Equity markets at or near all time highs. Woooooohoooooo!
Maybe it's different this time.
I know earnings/share have doubled since 2008, so "valuations" are lower.
Value is what someone is willing to pay for something. In the interim, you trade price. "Value" is difficult to determine if/when a market becomes fearful (or is generally illiquid).
I know government bond yields aren't attractive.
But I know I heard a LOT of people saying "where else would I put my money" when asked about technology stocks in the late 1990s, when asked about housing in 2006-2007, and I hear a lot of the same thoughts echoed now with global equity markets "booming".
Maybe it's different this time.
Explain how Central Bank liquidity is "working" (pun intended) for:
7.9% of the population in the US (~4.25% pre crisis)
11.9% of the Eurozone (~7.2% pre crisis)
7.8% of the UK (~3.5% pre crisis)
4.2% or Japan (~1.0% pre crisis)
10.3% of France (~7.5% pre crisis)
26.0% of Spain (~8% pre crisis)
12% in Italy (~6.0% pre crisis)
You get my point - Earnings and the S&P may have doubled off the bottoms, but so have the unemployment rolls.
While we're at it.....Crude (NYSE:WTI) is up ~250%. Gold is up ~225%. Copper up 270%. Gasoline (RBOB) is up 385% from 2008/2009 lows.
Meanwhile, year over year inflation is around 2%. Uh huh!
One more thought on the "virtues" of Quantitative Easing, which at some point has to be removed/paid back. Arguably you're borrowing from the future.
Let's put it in a different perspective by comparing it to recent scandals/chicanery. The primary difference, as I see it, is in the Madoff, Lehman Brothers, Enron, etc. situations, there were clearly identifiable "victims" (shareholders, employees, investors). Quantitative easing "spreads" those costs (and benefits) across the entire population (however unevenly) which makes it much more insidious. Where is the outrage? There is none.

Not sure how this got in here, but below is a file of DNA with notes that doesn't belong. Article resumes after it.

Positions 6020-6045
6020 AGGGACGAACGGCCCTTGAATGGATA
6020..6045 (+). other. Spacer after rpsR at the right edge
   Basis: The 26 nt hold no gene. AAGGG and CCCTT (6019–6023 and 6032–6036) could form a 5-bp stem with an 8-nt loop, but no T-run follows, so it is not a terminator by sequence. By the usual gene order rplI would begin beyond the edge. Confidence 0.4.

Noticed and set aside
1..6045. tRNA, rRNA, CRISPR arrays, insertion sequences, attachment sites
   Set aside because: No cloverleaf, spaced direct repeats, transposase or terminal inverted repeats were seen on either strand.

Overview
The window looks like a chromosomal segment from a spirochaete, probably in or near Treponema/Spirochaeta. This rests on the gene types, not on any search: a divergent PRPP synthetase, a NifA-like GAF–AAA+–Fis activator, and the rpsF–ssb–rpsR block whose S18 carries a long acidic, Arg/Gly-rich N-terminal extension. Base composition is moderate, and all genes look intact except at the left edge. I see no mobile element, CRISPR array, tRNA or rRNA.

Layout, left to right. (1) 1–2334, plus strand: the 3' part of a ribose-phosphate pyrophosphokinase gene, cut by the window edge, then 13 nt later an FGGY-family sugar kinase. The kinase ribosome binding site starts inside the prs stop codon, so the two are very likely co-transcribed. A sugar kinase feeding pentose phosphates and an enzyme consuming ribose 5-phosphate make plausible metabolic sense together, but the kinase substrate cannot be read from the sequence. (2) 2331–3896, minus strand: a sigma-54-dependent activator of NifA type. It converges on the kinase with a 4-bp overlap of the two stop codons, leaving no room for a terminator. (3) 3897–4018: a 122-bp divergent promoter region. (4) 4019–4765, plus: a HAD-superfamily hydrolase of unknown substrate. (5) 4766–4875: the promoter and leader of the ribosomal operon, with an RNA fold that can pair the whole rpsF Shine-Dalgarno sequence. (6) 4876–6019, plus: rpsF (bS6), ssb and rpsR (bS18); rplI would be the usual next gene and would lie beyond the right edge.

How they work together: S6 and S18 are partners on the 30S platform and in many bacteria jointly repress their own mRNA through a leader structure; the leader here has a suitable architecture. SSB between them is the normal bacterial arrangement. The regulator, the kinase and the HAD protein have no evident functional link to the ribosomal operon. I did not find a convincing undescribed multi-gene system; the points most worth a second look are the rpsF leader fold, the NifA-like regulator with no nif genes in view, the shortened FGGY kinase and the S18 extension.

- Madoff Scandal = ~$65-70 billion
- Lehman Brothers = $50 billion in market cap (v. $700 billion in assets).
- World Com = $120 billion in market cap in 1999, about $400 million in market cap prior to bankruptcy (v. $100 billion in assets).
- Enron = About $11 billion wiped out at time of bankruptcy (v. $64 billion in assets which was the largest ever until World Com the next year).
The list goes on and on......Washington Mutual, CIT, GM, MF Global, etc.
Brief Recap of QE to this point:
- QE1 (November 2008): $1.45 TRILLION in Mortgage Backed Securities (MBS) and $300 billion in agency debt
- QE2 (September 2010): $600 billion (Treasuries)
- Operation Twist (August 2011): $400 billion
- Extended Op. Twist (June 2012): $265 billion
- QE3 (September 2013 - ongoing): $85 billion/month until unemployment falls to 6.5%. About $250 billion to this point (and going up just about every day - see POMO calendar for the month of March here: http://www.newyorkfed.org/markets/tot_operation_schedule.html )
Essentially, the Fed "lends" money to the Primary Dealers (read: Big Banks) at between 0 - .25% interest rate. Those banks turn around and buy Treasuries from the NY Fed that yield 2.0% - 4.0%. Simplified.....yes, but you get the idea.
US QE measures to this point = ~$3.265 TRILLION (yes, that's a "T") in Easing. (Keep in mind that Central Banks in most developed countries are engaging in similar tactics).
I'm NOT saying fight the Fed, the BoJ, the BoE, the ECB, etc. I am saying BE CAREFUL, and if possible BE HEDGED. Be aware that this is largely a liquidity fueled rally and liquidity can dry up quickly.
(Employment Numbers from: http://www.tradingeconomics.com/country-list/unemployment-rate )
Disclosure: I have no positions in any stocks mentioned, and no plans to initiate any positions within the next 72 hours.
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